Culture & Entertainment

Wear a lifejacket—it could save your life

Canadian Living
Culture & Entertainment

Wear a lifejacket—it could save your life

National Lifejacket Day It’s National Lifejacket Day today! With the long weekend upon us, it’s the perfect day to remind ourselves about the importance of water safety. Recent stats from the Canadian Red Cross are disturbing: More than 160 water-related fatalities happen every year while boating, and nearly 90 percent of boaters who drown are not wearing a lifejacket. When summer hits, boat safety should be top of mind for anyone who likes to be out on the water. Rick Caissie, director general, prevention and safety, with the Canadian Red Cross, says that almost 60 percent of water-related fatalities occur during the summer during recreational activities. “While the long weekend is a time to open cottages, pools, and enjoy time with family and friends on the water, it’s important to take the proper precautions to avoid incidents,” he says. Unsafe behaviours continue to put Canadians at risk. Alcohol is suspected in more than 50 percent of boating fatalities. Drowning incidents are also on the rise, in situations where lifejackets are available on the boat, but not worn by boaters. “Lifejackets, like seatbelts, need to be worn to save lives,” says Caissie. Follow these lifejacket and personal flotation device (PFD) tips for a safer summer: 1. Actually wear your lifejacket or PFD. When you’re in a boat, having your lifejacket or PFD close by isn’t close enough. It needs to be on and done up properly. 2. Choose a lifejacket or PFD designed for your recreational activity. There are PFDs designed for different activities such as pleasure boating, kayaking, canoeing, water skiing, and fishing. When you’ve selected the appropriate PFD, buy it in the brightest colour you can find—the Canadian Coast Guard recommends bright colours for better visibility. 3. Make sure it fits. A lifejacket or PFD should have a snug fit when all buckles or zippers are done up. You should be able to move and breathe freely while wearing it. If you can pull it up to your ears, it’s too big. 4. Your kids need lifejackets and PFDs designed for kids. Children’s lifejackets and PFDS often have a large collar to support a child’s head, a grab strap on the collar and a safety strap between the legs so that the device can’t slip off. It’s important to note that, in Canada, if your child is under 20 pounds, there are no approved flotation devices. Transport Canada recommends waiting until your child can wear an approved floatation device before taking them out on the water. 5. You need to take care of your lifejackets and PFDs. Never use them for a seat cushion, or a fender for your boat. Replace them immediately if you notice any tears, and keep them in a dry and ventilated area, away from gasoline. For more information on water safety, visit the Canadian Red Cross. Want to get your kids in the water this summer? Visit Canadian Living’s Getting your kids in the swim. Photo courtesy of Flickr/CC State Farm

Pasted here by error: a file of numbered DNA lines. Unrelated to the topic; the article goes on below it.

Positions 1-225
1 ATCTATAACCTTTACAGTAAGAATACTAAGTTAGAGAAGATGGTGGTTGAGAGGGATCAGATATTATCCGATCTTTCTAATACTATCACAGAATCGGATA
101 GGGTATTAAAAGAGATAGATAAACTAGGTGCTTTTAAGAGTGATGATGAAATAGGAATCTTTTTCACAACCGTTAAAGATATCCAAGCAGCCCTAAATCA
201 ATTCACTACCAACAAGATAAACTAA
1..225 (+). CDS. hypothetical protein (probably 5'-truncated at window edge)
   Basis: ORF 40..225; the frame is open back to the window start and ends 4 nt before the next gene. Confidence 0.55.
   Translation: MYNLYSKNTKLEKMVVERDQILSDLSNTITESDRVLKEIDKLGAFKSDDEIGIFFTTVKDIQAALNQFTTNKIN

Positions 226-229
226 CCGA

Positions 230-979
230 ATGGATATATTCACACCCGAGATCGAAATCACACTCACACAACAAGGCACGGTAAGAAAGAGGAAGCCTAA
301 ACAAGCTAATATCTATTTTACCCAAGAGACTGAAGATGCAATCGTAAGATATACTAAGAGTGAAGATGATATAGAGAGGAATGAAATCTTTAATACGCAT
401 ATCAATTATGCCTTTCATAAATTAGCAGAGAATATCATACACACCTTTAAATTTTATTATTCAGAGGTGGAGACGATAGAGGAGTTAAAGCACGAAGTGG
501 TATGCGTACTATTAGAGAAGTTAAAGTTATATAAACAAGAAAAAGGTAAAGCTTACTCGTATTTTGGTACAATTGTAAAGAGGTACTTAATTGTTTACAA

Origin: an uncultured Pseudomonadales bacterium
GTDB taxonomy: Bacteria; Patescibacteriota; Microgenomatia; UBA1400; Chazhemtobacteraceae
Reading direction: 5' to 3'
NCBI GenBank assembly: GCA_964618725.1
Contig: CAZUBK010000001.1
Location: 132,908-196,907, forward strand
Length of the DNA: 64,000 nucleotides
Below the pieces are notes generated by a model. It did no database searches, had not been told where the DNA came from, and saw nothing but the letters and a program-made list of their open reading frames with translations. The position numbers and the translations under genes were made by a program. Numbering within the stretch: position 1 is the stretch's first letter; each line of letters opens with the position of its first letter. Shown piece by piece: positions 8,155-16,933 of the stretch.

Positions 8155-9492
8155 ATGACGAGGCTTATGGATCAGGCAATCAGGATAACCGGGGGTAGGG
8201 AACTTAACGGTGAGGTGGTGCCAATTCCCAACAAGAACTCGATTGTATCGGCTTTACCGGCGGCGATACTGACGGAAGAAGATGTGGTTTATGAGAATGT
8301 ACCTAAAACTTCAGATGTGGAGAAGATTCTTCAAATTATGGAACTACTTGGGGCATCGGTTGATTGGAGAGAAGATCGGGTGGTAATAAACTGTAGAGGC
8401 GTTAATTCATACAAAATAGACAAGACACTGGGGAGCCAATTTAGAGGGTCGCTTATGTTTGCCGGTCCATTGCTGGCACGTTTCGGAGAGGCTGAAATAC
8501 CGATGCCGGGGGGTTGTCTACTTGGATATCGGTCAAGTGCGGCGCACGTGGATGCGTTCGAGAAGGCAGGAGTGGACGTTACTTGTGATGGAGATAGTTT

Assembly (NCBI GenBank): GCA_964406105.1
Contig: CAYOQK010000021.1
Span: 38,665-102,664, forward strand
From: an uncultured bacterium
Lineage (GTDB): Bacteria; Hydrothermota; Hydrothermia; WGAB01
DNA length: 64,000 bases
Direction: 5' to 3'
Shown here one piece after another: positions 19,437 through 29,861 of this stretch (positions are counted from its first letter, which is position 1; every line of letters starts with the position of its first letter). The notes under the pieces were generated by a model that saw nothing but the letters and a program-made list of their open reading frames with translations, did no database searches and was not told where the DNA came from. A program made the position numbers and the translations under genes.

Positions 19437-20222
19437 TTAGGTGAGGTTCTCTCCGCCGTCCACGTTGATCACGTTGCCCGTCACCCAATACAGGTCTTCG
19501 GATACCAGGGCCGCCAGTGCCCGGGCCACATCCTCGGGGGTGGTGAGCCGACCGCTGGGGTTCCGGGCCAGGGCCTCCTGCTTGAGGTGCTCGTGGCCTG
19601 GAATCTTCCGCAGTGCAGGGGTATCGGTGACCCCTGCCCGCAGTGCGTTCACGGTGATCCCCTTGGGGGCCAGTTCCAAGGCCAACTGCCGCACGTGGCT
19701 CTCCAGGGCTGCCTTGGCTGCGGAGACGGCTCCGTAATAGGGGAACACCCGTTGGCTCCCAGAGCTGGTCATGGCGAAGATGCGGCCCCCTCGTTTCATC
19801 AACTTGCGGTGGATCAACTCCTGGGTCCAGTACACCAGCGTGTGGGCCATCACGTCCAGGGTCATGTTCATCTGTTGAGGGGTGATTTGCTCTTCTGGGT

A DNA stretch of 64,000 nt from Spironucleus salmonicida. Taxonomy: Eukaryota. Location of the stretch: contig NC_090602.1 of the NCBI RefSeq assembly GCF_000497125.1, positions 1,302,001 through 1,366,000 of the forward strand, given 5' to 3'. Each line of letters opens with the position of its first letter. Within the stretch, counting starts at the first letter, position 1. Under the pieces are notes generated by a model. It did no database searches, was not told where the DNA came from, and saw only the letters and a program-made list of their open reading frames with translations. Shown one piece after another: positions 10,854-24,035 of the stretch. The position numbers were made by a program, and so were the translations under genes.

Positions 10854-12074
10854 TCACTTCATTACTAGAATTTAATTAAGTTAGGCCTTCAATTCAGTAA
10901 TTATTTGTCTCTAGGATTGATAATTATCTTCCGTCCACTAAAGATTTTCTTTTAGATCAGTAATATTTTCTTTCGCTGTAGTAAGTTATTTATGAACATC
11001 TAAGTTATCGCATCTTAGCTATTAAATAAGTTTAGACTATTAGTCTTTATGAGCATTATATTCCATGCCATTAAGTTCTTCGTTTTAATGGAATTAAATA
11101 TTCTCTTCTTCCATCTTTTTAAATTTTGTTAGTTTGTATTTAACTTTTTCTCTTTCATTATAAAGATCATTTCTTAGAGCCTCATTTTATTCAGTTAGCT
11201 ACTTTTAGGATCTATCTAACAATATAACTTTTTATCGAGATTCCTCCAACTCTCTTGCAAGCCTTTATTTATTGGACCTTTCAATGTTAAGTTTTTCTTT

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Wear a lifejacket—it could save your life

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